The patient underwent a stem cell transplant from a donor with an HIV resistant gene.
Scientists today announced in the UK a cure for a second person infected with the disease virus by transplanting stem cells from a donor with an HIV-resistant gene.
The case, related to the medical journal The Lancet HIV, reported a patient from London, UK, who underwent treatment similar to the so-called “Berlin patient”, published in 2011, in Germany, as the first person infected with cured HIV , after receiving this therapy for three and a half years.
“We suggest that these results represent the second case of a person with HIV to be cured. The results show that the success of stem cell transplantation as a cure for HIV, first listed nine years ago in the ‘Berlin patient’, may be replicated, “he said, quoted in a statement by The Lancet, or coordinator of the experimental study, Ravindra Kumar Gupta, of the University of Cambridge.
According to a study, the “London patient”, a man, left his viral infection active after two and a half years without antiretroviral drugs.
Scientists have checked it in samples of blood, cerebrospinal fluid, semen, intestinal tissue and lymphoid.
Additionally, using a probabilistic model to calculate the percentage of cure, which would be 99% or even 90% of the immune cells derived from the cells that were transplanted.
In the case of “London patient”, the researchers concluded that 99% of his immune cells are derived from stem cells that receive the donor, or that it means that the stem cell transplant was successful. be monitored, albeit less frequently.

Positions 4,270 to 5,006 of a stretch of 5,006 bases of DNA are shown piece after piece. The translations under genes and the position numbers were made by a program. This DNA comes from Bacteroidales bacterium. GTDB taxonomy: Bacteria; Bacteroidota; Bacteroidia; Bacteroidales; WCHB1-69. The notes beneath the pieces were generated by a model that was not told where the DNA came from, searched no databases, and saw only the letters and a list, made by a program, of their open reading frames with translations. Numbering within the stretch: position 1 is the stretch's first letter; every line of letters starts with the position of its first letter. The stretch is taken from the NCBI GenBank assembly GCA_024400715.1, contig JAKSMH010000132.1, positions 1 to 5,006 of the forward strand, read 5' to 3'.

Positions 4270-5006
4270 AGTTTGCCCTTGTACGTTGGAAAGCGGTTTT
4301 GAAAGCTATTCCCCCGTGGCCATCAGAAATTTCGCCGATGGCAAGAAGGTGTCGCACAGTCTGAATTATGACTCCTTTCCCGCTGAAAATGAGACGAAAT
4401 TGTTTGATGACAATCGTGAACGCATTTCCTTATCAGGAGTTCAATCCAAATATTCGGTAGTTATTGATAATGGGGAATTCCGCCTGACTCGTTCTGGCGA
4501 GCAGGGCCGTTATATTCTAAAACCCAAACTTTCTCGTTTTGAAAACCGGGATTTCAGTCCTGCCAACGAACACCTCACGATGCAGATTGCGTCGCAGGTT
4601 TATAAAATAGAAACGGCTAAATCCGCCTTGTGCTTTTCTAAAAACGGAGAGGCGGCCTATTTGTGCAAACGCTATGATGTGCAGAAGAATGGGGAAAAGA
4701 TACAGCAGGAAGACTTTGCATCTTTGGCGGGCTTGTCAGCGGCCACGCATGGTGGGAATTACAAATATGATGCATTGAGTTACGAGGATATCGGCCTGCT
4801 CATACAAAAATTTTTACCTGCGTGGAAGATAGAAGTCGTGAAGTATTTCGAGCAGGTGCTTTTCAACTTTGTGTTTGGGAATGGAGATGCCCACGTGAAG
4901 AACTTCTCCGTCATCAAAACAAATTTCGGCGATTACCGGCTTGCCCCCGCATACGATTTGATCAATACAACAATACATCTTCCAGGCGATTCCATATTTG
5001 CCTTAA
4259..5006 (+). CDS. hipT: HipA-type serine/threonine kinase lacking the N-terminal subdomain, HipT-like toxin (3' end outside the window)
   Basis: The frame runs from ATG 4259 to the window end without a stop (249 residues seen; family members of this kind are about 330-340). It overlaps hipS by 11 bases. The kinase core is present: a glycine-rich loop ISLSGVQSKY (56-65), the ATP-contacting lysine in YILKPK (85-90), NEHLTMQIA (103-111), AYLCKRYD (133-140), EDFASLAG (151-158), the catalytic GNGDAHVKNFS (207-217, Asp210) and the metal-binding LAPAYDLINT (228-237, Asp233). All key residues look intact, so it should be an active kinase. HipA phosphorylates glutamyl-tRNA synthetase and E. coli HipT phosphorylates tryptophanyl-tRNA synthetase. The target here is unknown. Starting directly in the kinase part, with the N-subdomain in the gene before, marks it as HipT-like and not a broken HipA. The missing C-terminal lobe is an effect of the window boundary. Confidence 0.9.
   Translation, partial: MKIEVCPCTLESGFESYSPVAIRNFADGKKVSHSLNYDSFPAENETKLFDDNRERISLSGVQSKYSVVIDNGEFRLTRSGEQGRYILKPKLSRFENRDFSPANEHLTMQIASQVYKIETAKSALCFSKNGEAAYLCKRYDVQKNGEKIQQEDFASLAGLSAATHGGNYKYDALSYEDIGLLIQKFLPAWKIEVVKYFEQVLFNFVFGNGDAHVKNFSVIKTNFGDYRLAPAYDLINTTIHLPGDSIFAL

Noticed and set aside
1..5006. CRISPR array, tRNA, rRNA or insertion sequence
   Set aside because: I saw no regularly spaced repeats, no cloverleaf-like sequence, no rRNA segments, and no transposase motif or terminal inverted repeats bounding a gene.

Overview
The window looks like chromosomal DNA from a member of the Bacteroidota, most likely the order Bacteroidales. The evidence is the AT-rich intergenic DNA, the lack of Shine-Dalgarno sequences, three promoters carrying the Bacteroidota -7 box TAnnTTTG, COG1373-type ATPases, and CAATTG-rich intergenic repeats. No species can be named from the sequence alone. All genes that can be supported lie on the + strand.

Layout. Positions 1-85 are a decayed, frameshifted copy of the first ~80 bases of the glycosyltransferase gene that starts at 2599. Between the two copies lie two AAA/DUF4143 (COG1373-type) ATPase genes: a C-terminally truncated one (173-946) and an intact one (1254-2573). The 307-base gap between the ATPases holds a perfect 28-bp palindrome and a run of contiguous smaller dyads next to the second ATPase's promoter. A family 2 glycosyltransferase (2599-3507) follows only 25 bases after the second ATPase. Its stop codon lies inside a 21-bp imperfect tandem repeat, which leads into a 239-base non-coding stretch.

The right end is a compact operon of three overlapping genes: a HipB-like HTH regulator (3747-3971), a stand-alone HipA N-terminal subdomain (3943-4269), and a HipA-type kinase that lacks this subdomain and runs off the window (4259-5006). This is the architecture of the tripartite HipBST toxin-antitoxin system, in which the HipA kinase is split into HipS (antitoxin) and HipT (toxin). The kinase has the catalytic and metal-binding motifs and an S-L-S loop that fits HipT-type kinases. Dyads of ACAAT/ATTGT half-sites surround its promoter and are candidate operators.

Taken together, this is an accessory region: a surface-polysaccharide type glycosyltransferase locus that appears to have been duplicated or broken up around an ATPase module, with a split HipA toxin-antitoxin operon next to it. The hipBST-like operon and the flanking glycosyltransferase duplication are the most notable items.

The research authors exclude treatment with stem cells – cells that differentiate into others and have a regenerative capacity – is at high risk and can only be used as the last resort used by viruses. on the side that have blood cancer.
“Therefore, it is not a treatment that can be widely given to HIV-infected people who are successfully responding to antiretroviral treatment,” said Ravindra Kumar Gupta.
The transplantation of donor stem cells with the HIV-resistant gene (CCR5) prevents the virus from multiplying in the infected person’s body, by replacing the donor’s immune cells with their immune cells. Radiotherapy and chemotherapy are used in parallel to eliminate traces of viruses.
Compared to “Berlin patient”, or “London patient” received less aggressive treatment, which consists of a single stem cell transplant and lower doses of chemotherapy and radiotherapy.
The “Berlin patient” underwent two transplants, radiation therapy throughout his body and a more intensive chemotherapy regimen.
Source: SIC Notícias